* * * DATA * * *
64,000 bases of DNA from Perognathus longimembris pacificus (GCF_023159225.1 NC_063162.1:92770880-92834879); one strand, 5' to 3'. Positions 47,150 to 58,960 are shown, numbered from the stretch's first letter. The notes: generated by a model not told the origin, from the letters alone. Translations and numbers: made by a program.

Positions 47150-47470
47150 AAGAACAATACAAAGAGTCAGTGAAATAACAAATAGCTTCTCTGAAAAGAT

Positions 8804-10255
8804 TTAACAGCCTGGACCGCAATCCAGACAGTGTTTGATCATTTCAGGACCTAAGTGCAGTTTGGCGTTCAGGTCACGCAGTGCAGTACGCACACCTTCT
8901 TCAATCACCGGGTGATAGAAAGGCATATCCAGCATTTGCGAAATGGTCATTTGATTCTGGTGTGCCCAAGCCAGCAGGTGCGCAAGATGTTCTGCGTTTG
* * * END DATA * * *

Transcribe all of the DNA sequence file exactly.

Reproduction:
64,000 bases of DNA from Perognathus longimembris pacificus (GCF_023159225.1 NC_063162.1:92770880-92834879); one strand, 5' to 3'. Positions 47,150 to 58,960 are shown, numbered from the stretch's first letter. The notes: generated by a model not told the origin, from the letters alone. Translations and numbers: made by a program.

Positions 47150-47470
47150 AAGAACAATACAAAGAGTCAGTGAAATAACAAATAGCTTCTCTGAAAAGAT

Positions 8804-10255
8804 TTAACAGCCTGGACCGCAATCCAGACAGTGTTTGATCATTTCAGGACCTAAGTGCAGTTTGGCGTTCAGGTCACGCAGTGCAGTACGCACACCTTCT
8901 TCAATCACCGGGTGATAGAAAGGCATATCCAGCATTTGCGAAATGGTCATTTGATTCTGGTGTGCCCAAGCCAGCAGGTGCGCAAGATGTTCTGCGTTTG